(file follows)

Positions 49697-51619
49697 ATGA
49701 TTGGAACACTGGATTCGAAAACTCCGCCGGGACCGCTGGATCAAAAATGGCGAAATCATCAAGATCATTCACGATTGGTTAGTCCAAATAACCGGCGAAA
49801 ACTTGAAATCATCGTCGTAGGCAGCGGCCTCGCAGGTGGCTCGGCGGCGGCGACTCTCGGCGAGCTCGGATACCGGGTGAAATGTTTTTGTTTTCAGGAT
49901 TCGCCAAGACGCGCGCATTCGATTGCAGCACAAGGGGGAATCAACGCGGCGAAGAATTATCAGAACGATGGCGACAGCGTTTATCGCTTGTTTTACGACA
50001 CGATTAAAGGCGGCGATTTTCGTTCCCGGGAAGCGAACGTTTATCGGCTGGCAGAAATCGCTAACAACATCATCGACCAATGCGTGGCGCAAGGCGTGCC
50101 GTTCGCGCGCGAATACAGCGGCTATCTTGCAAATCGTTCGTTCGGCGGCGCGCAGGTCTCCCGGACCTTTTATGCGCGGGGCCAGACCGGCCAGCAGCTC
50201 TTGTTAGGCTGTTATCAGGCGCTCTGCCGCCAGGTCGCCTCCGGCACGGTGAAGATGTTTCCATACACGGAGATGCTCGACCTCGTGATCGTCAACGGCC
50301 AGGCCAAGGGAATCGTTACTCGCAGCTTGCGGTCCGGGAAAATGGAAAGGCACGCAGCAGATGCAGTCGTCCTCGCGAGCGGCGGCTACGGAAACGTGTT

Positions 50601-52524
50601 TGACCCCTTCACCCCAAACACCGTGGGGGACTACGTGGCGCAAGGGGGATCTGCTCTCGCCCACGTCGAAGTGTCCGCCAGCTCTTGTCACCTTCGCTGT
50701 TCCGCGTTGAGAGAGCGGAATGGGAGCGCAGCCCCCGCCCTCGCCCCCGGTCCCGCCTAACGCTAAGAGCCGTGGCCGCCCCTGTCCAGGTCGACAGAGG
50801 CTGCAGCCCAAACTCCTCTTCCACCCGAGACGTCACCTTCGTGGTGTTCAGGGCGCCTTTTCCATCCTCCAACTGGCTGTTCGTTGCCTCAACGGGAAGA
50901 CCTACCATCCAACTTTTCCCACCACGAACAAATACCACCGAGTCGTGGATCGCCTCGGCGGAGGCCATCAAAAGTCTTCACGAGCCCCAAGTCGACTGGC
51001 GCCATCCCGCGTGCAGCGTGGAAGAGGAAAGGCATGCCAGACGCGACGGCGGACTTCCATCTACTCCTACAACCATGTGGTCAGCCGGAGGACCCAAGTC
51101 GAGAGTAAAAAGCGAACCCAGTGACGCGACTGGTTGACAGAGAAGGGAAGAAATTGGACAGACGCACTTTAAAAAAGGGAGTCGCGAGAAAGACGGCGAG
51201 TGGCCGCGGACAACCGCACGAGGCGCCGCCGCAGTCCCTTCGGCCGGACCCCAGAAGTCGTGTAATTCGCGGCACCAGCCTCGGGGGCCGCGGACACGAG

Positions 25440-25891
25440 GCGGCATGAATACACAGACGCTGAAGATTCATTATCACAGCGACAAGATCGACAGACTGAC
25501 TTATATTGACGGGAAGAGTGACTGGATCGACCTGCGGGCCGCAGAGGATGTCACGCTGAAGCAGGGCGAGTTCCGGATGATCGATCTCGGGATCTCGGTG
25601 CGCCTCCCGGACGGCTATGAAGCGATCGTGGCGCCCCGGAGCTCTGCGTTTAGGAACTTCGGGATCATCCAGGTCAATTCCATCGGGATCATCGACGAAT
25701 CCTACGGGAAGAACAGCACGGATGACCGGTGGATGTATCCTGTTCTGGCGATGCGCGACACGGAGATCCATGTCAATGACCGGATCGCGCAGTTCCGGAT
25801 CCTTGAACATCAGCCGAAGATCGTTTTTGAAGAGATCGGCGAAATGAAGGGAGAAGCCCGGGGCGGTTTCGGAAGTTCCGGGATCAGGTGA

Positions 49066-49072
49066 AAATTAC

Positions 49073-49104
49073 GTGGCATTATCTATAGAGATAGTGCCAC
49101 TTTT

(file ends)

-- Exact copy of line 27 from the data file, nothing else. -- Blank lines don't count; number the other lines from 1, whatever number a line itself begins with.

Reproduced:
49073 GTGGCATTATCTATAGAGATAGTGCCAC